Klepacki often feels as though she has to uphold a certain standard on campus when it comes to her image.

“There is always that pressure. I still feel like sometimes people expect me to act a certain way or always have my face done perfectly or dress nice,” Klepacki said. “I feel like I have so many different lives: I have my school life, I’m in a sorority, I have YouTube. I connect to all those things in a different way, but there is a little bit of pressure for me to be perfect.”

However, Klepacki has learned from putting her life in the public eye that having tough skin and staying true to herself is a must.

Tiffany Nguyen, junior in Media and former Illini Media Company employee, runs a YouTube channel with over 2,000 subscribers. She has learned how important having a backbone is.

After posting a video in June that received some backlash, she learned how to deal with negative responses.

“Have tough skin. It’s the key to everything,” Nguyen said. “Haters will always hate, so you might as well be yourself.”

Nguyen, who makes videos about the University culture and her experience in student life, wants others to understand that social media moguls are still people, too.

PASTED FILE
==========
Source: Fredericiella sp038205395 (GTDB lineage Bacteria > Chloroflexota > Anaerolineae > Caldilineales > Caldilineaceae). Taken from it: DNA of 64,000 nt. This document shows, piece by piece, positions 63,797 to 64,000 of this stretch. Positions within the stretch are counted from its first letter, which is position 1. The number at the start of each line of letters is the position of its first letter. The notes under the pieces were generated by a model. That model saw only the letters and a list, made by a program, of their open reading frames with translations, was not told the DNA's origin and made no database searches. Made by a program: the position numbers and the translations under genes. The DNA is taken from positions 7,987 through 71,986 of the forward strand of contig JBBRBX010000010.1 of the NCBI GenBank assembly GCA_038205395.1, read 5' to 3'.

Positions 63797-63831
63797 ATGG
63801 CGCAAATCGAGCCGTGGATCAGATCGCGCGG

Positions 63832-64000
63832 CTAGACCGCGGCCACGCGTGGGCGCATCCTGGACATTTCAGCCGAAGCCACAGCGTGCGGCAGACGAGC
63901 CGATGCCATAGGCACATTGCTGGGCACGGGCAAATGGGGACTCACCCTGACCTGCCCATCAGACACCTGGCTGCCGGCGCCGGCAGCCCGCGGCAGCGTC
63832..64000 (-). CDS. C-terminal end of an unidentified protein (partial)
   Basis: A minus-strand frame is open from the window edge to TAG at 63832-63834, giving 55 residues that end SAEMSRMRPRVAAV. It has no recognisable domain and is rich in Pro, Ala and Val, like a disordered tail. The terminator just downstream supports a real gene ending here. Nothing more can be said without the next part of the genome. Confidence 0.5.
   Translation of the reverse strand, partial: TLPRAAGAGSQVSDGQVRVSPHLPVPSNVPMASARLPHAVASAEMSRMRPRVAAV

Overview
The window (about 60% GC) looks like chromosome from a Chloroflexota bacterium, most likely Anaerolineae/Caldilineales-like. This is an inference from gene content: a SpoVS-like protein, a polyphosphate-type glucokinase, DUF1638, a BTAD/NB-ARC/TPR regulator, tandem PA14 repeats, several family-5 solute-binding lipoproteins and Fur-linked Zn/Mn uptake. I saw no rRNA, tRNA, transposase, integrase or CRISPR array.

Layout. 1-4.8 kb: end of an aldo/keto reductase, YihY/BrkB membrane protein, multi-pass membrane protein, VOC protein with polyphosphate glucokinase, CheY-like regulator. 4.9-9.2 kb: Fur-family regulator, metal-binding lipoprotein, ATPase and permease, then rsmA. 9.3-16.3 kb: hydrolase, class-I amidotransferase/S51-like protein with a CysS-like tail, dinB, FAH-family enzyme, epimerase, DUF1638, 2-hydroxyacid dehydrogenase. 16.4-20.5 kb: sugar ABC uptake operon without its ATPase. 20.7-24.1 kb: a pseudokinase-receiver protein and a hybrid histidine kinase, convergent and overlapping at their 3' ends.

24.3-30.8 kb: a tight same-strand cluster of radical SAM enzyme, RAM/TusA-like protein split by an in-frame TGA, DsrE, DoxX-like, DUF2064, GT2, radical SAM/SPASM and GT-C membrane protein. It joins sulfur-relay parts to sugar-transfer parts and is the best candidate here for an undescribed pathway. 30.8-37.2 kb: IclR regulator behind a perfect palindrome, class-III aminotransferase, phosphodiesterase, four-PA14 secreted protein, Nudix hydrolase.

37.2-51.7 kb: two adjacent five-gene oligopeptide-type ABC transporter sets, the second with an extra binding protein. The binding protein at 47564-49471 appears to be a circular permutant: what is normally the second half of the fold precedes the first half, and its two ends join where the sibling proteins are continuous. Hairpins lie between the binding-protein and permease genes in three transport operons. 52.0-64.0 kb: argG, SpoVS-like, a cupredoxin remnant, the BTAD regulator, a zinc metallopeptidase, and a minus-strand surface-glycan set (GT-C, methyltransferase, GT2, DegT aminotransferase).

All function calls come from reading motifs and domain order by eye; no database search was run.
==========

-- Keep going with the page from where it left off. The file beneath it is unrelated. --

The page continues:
“People will think that you’re making a video because you’re wanting the views or the money, but it’s really just your opinion,” Nguyen said.

Students have also approached Nguyen on campus, which makes her feel that her efforts balancing YouTube with school have paid off.

She said she likes getting good feedback and having students actually ask her questions about the University.

“It’s nice for other students to get my experience and to let (them) know that they’re not alone,” Nguyen said.

Although being a popular social media user makes being a full-time student a challenge, all three know it’s something worth continuing.

“It’s always gonna be worth it to me,” Midha said. “I think making content is so meaningful to me and I get into my own little world when I’m creating this stuff. It’s something that’s so special.”